‘What Would I Do For Free?’

POSTED BY: Don Oehlert
Managing Partner, eCareerCoaching.com

Legalshield Services

“Practical advice on your next career move.”

Objectively, you probably don’t want to do anything career related for free. But that’s just an example question you have to learn to ask yourself. It’s still important that you understand why that would even be a consideration for your career progression.

someone holding several cash bills. representative of payment for work, not doing something for free
Photo by Burst on Pexels.com

People make up their minds about you within 1/10 of 1 second of meeting you. Their image of you can change from good to bad, or bad to good within the next 2-4 seconds. Given that, how do you want people to perceive you during an initial conversation? Do you understand how to set your best foot forward when you are in the high stakes and ‘heat’ of a career change?

If not, you may want to hire a career coach. When you think of hiring a career coach, there are a number of things to keep in mind. The first is above – first impressions matter, and can stick. On the same hand, when you meet people for the first time, your sense of them initially can change rapidly as well. For instance, they could say something totally in keeping with their appearance, or maybe they say something to improve your initial thoughts about them. Or vice-versa.

In a career search, you really want to know yourself very well. You need to become very introspective to see what motivates you and what demotivates you. There are actually many more points of internal knowledge you want to understand, but we’ll only cover 6 high-level questions here.

Another issue to have in mind at all times is, what do you really want to do at your next career position? What company do you want to work for? What do you want to do? How much travel are you comfortable with? Where do you want to do all of this work? WFH? WFA? That last one is ‘work from anywhere?’ Do you require the structure of an office setting, including the normal working hours of 9-5, or are you better at working from home on your own schedule?

Having those (and many other) ideas mapped out is a good thing. You’ll know where you’re going (generically). Sort of like a trip. You need to know where you’re going, so you can find the most appropriate route to your destination.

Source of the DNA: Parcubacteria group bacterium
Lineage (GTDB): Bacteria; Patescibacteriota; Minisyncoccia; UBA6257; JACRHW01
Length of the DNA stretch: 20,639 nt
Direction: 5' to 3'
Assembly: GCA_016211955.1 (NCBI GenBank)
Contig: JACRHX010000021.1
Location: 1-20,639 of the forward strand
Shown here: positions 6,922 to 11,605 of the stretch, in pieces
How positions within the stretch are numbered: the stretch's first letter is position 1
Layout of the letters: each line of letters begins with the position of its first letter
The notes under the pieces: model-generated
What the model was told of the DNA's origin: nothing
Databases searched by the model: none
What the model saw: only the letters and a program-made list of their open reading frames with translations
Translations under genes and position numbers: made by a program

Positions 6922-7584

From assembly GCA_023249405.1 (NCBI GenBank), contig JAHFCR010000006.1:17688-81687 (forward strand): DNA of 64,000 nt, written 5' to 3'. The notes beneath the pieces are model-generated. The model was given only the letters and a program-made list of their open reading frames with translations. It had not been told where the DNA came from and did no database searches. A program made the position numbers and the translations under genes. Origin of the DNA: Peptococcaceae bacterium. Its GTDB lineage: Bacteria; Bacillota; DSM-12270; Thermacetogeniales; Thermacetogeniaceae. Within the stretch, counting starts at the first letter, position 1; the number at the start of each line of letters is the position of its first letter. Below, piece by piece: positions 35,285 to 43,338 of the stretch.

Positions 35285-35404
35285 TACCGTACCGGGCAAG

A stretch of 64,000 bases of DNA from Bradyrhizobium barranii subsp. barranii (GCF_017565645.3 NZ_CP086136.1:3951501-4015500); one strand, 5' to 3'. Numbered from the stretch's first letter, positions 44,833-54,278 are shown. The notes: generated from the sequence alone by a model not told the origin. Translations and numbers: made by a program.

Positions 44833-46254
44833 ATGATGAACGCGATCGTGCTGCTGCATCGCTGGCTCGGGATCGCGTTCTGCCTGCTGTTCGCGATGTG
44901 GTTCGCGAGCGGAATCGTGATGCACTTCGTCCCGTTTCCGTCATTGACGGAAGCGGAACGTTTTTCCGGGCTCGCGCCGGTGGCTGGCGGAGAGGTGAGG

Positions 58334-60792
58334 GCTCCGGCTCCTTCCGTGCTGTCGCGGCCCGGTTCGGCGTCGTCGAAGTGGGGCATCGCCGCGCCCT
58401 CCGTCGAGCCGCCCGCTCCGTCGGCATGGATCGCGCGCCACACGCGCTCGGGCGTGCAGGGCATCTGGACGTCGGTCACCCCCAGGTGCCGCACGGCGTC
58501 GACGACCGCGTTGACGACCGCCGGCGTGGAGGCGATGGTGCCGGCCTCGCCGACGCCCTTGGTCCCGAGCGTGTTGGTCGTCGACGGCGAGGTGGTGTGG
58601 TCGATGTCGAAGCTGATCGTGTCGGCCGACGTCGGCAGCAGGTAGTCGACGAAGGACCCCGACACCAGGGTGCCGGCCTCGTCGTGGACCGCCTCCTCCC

With these insights, you can ask for specific help when people ask you how they can help you. Otherwise, you’ll be asking questions akin to calling up a chemical company and asking one of their scientists to explain chemicals. That question is way too generic for someone on the other end of that phone line. If, however, you ask for how a particular molecule in Teflon helps the pan shed fried eggs, that’s a much different story isn’t it?

More focus is better.

Below are some questions that will help you with introspection. I’m leaving room between each question so that you can add in the answer that is right for you:

What would I do for free?

When do I find myself using my superpowers?

What am I doing when time seems to fly by?

When I feel most valued, what am I doing?

What would others say I was meant to do?

If I knew I wouldn’t fail, what would I be doing?

#careercoaching #resumewriting #resumes #gethired #legal

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To get to know yourself better from a personal standpoint, please drop us an email for your free copy of our “Finding Your True North” instrument. In it are 36 questions that will help you understand what makes you tick, so that you can better prepare for a job search, or decide whether you should go for that promotion.

Email <fytn@eCareerCoaching.com>, or ask for it at <eCareerCoaching.com/contact>.

This is the cover of our 36-question introspection study. It's called "Finding Your True North," and is available for free for the asking.

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